[She picks up the leaf.]

I'll need to think of a different strategy.

[She holds it over the other leaf.]

### Speaker

I think this time I'm going to try to turn my leaf in an anti-clockwise direction like this.

[She turns the leaf anti-clockwise until it is diagonally pointing to the top left.]

Oh, great. And look, the pointy part of my leaf is facing out…

[She points to the leaf’s point.]

…and the stem part of my leaf is closest to the yellow peg.

[She points to the leaf’s stem.]

That helped my leaf pop into the right position.

Now, I wonder if you're thinking what I am, this part of my design is starting to make me think of a butterfly. I love butterfly wings because they are symmetrical.

[She picks up more leaves.]

Let's see if I can use these other two leaves to create some butterfly wings in my design.

[She places a leaf diagonally on the right side of the ribbon, below the other leaf.]

I think I'll start by placing this leaf down here on the opposite diagonal. Again, I've got the point of my leaf…

[She points to the leaf’s point.]

…facing out and the stem part of my leaf…

[She points to the leaf’s stem.]

…is facing inward closest to the yellow pegs. Now, I've noticed something about my design.

[She holds a leaf over the leaf she just put down.]

I'll be able to use the same strategy of turning this leaf, but this time I'm going to turn it in a clockwise direction…

[She turns the leaf clockwise until it is diagonally pointing to the bottom left.]

…just like that, until it's in the right space. If I move that…

[She removes the ribbon.]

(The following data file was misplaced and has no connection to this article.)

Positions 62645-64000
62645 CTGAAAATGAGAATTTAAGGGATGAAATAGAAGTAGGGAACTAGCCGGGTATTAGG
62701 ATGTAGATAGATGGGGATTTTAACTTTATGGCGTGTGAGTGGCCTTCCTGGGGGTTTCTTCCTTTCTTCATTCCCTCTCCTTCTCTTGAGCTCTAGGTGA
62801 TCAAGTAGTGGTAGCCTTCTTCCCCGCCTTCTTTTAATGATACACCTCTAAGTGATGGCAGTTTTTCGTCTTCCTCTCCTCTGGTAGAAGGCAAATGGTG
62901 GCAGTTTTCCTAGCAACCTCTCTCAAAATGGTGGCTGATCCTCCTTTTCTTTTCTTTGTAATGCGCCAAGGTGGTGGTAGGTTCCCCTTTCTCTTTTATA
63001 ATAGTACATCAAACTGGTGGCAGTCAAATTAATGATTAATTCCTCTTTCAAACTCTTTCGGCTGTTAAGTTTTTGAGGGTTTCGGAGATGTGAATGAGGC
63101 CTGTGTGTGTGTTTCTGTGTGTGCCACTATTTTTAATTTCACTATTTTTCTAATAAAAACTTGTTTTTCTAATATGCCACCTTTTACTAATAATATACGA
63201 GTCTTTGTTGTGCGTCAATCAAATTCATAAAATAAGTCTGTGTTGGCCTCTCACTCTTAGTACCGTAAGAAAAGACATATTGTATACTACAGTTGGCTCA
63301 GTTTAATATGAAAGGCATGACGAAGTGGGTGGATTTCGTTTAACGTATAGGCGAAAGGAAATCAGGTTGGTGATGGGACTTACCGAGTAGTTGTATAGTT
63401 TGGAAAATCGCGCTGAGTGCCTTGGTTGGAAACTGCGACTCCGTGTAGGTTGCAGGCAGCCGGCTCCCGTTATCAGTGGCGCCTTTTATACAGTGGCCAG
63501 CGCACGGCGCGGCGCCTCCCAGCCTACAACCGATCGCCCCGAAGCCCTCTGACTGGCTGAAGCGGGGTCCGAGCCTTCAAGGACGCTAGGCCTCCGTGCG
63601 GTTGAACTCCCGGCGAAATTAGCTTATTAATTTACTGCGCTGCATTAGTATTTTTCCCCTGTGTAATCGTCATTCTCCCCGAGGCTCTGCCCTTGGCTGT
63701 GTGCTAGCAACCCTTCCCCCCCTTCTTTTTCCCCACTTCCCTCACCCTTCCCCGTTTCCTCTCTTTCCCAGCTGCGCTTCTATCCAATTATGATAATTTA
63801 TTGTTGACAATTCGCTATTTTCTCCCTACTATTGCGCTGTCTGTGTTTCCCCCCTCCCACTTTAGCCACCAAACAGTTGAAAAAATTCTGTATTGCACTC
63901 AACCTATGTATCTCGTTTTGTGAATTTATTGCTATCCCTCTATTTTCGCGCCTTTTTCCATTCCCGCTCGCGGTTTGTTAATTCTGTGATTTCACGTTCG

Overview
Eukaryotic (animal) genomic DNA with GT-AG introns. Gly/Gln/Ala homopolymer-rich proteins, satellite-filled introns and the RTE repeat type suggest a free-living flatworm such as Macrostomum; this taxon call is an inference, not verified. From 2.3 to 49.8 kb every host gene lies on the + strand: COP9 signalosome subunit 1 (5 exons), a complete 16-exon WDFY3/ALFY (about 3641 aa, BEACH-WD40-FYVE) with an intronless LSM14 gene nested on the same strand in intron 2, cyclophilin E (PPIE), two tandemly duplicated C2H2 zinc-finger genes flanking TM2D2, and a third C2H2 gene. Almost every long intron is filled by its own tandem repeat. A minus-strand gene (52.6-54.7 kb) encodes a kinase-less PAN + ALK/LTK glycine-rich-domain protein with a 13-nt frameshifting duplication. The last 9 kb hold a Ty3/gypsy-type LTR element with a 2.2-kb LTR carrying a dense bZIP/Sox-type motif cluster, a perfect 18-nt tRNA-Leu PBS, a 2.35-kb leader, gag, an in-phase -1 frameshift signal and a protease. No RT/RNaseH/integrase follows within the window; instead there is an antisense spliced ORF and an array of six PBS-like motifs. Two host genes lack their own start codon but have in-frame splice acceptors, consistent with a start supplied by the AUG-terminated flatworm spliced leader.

…out of the way, da da, it looks like I've got a bit of a butterfly mandala design. Now, the next thing I think I'm going to add to my design is some Lego.

[She picks up a brown Lego block.]

### Speaker

I've got these little Lego bricks that I found in my drawer. Do you notice how one face of the Lego…

[She points to the round bumps on the Lego.]

…has these circles, these bumps? And if I turn my Lego brick over…

[She turns the Lego over.]

…this side is much more smooth and flat

[She rubs the Lego.]

…and it's just got the four circles.

Again, this is something I'll really need to think about to ensure that my mandala design stays symmetrical.

[She places the Lego on the right side, in between the two leaves.]

I think I'm going to place the Lego brick down here like this. Let's just put it there. That's great. Now, I'll need to be careful…

[She picks up a Lego.]

…and really think about how I can make sure that this same bumpy face is showing upwards over here…

[She points to the space in between the leaves on the left.]

…in this design. Let's see, if I put the brick like this…

[She places the Lego over the other Lego.]

…let's try flipping first.

[She picks up the Lego on top. She points to its short-edge on the left.]

### Speaker

If I flip the brick along this edge here.

[She flips the Lego and places it down on the sheet. It ends up with the smooth side up.]

Doesn't look quite right, does it? Are you noticing what I'm noticing?

[She points to the Lego on the right side of the pegs.]

This side, the brick has the bumpy circles.

[She points to the Lego on the left side of the pegs.]

But over on this side of my design, it's not the same. They don't match.

[She picks up the left Lego.]

This part only has the flat circles. So if I was to leave my Lego piece like this…

[She puts the Lego down in between the leaves.]

…my design wouldn't have that line of symmetry…

[She places the ribbon over the 2 pegs.]

…running top to bottom, because this side…

[She points to the left side of the ribbon.]

…is not a mirror image of this side.

[She points to the right side of the ribbon.]

### Speaker

I'll need to have another think.

[She places the Lego on the left over the Lego on the right.]

I place the brick back here. I've just had another idea. I can slide it across.

[She picks up the Lego on top and places it directly across over the ribbon.]

### Speaker

That way, I know that both sides of my design now have the bumpy part of the Lego piece facing up.

So now my design is symmetrical again. I think I'm almost done…